|How to Map Peace|
|Enrol in NLP Peace Mapping Course|
|About Peace Mapping|
|NLP Peace Mapping|
|Asylum seeker issue|
|How to find the fat truth?|
|A look at the Mediterranean Diet|
|The Fresh Air Deal|
Use the NLP Peace Mapping Model to get on the same page and have a good quality conversation - and better still use it to structure a rigorous inquiry into truth. Phone 07 5562 5718 or send an email to book a free 20 minute telephone or Skype session with Abby Eagle. NLP Coaching, Hypnotherapy and Meditation. Gold Coast, Robina, Australia. Online NLP Coaching sessions on Skype and by phone also available.
(Abby Eagle) I don't know about you but when I read an article in print or watch a news program or advertisement on television I want truth and honesty not half-truths and deception, and since this is not always the case I decided to create a framework that would prompt me to think about a topic in such a way that I could gain greater clarity.
Using climate change as an example, there was a time when it was called 'global warming', then it became 'climate change', now some refer to it as 'climate pause'. If the science did not get us on board then the images of polar bears drowning surely did. And then we started hearing divergent opinions. We learned that polar bears can swim and that in Al Gore's film, An Inconvenient Truth, there was the "Use of highly skillful and emotive Hollywood animations appearing real and conveying messages contrary to the science."
As a result of the climate change model, changes occurred in most countries around the world but who stood to gain the most from those changes? Was it the individual, the community, industry, politicians, governments or oligarchs? And what was the role of the media entertainment industry? Who do they serve?
We are now at a time in history where the Internet gives us access to enormous quantities of information but what is the quality of that information and how much of it can we trust? How do we best utilize our time and resources so that we don't waste time fighting paper tigers. We could educate people - we could tell them what to believe but of what use is that, as that is just going to be our opinion. What we need is to teach people how to ask questions such that they learn how to challenge and discover the truth for themselves.
So I came to realise that we needed a formal process of inquiry that would prompt us to ask a range of questions that would help us to systematically map out the topic of conversation giving us not only the details but also the bigger picture. The NLP Peace Mapping Model is designed to help you do just that. This is not about being right or wrong; not about spin doctoring and distorting the facts but about expanding our minds such that we might learn to accept, appreciate and perhaps even hold some awe for the diversity of opinions in the world.
What I need the reader to understand is that I am not taking sides. I am not a believer or disbeliever in climate change. I am not for or against people trafficking. I am not for or against vaccinations.
One of the things that I am trying to do with the NLP Peace Mapping Model is show people how to make a distinction between process and content. For example, the ABC (Australian) reported that a number of asylum seekers burned their hands when they were forced back onto their boat by the Australian Navy. "Burned hands" is the content. The process is of people attempting to illegally enter another country. The process is of the Navy protecting the integrity of the nations borders. The Australian Government should not be expected to make a decision based upon "burned hands". There are more important criteria.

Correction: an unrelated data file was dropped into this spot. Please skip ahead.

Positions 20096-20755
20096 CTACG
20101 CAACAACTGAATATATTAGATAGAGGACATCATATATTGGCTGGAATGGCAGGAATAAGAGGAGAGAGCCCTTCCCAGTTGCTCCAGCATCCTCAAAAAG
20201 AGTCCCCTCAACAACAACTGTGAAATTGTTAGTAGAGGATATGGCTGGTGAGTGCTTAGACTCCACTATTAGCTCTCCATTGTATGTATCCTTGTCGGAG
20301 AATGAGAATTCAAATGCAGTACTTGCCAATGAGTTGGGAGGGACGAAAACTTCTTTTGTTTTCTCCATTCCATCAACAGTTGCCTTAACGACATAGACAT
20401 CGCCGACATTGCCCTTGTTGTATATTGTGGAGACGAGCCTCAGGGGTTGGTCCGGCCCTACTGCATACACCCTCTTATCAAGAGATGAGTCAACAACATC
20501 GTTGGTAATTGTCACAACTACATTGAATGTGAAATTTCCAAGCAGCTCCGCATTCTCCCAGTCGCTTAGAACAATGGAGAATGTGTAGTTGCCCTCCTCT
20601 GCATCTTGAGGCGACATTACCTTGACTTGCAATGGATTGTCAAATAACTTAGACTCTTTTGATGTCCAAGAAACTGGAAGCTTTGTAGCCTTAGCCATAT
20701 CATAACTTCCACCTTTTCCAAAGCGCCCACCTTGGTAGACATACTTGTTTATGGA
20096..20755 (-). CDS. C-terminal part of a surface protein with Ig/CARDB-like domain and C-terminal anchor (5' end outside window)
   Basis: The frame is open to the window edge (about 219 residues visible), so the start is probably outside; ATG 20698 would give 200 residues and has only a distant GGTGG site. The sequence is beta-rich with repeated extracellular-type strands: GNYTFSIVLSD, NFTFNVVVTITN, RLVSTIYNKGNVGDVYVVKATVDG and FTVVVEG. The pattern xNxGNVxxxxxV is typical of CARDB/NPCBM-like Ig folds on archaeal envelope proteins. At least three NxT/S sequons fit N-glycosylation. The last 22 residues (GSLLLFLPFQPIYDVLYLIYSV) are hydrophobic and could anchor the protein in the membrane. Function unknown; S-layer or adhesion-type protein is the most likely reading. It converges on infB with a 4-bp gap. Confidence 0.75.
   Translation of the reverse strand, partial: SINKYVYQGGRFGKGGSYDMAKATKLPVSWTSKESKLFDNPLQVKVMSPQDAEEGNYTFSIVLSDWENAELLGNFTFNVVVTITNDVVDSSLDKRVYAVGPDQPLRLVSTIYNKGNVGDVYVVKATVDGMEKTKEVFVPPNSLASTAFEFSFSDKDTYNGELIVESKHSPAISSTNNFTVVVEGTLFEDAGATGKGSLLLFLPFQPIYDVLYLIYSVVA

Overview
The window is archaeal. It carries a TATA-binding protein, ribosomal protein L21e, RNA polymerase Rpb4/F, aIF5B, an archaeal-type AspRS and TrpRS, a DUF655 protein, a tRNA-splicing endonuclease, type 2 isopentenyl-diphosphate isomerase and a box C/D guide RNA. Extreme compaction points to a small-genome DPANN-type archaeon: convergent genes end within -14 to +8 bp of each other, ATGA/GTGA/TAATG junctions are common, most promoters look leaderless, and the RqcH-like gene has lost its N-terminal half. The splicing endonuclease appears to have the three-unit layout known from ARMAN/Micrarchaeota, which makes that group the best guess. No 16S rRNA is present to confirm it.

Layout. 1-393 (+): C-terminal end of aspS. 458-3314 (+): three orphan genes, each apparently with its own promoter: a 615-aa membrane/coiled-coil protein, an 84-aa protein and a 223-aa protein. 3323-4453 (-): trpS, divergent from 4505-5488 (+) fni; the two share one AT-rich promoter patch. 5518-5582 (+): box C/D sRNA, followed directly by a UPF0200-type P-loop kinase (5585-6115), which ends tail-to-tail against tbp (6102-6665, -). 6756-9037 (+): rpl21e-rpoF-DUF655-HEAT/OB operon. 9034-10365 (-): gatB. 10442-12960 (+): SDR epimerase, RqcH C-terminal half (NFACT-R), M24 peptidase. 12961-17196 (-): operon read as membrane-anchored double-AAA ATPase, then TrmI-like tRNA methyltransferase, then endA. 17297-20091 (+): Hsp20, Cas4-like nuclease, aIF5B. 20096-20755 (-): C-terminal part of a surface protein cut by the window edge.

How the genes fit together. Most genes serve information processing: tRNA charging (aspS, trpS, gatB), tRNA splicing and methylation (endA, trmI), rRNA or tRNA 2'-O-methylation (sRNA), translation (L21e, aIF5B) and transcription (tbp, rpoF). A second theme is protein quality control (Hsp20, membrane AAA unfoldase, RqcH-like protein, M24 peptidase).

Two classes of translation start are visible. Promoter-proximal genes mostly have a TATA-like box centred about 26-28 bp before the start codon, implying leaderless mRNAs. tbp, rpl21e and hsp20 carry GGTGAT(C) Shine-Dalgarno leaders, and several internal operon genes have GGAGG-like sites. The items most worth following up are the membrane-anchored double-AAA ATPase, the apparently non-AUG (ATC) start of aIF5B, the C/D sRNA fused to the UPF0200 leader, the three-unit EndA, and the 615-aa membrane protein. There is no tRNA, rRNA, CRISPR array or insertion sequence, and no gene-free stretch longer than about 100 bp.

The problem is that when we focus on content to the detriment of process we end up making bad decisions. The NLP Peace Mapping Model gives you a way to examine a topic from many points of view - at times dipping into content but always mindful of the importance of being able to step back and recognise the process.
I got the inspiration for the NLP Peace Mapping Model from Robert Dilts Sleight of Mouth Model (SOM) which was later modified by Michael Hall to become the Mind Lines Model. There is one limitation, for me, with these models in that you have to start with a complex equivalence. That is to say you take what someone says and rephrase it in the form of a complex equivalence where A=B. For example, "Are you saying that A means B?" I found this to be a limitation so to loosen it up for the purpose of a ferocious conversation I start with an image in my mind of a grid - from the Hierarchy of Ideas by Tad James.
So you imagine you have this grid where you can abstract up and down to details - and you can move from side to side to explore different subject matter. Also by moving side to side you can bring in timeline so as you move to the left you explore the past - as you move to the right you explore the future - and present is the central starting point.
On top of this grid you place the Mind Lines Model. Then around all of this you place all of your other NLP language tools.
References: see the bibliography.
Whether you hold a discussion with another person or you research information from the Internet, books, film and television - either way there are two entities involved. There is the other party and there is you. Keep in mind that there is no such thing as objective analysis. There is the object that you focus on and the subjectivity that you bring to the process. As the researcher who you are will determine how you approach the study. In some cases the biggest learning's may come from an inquiry into self, not into the other.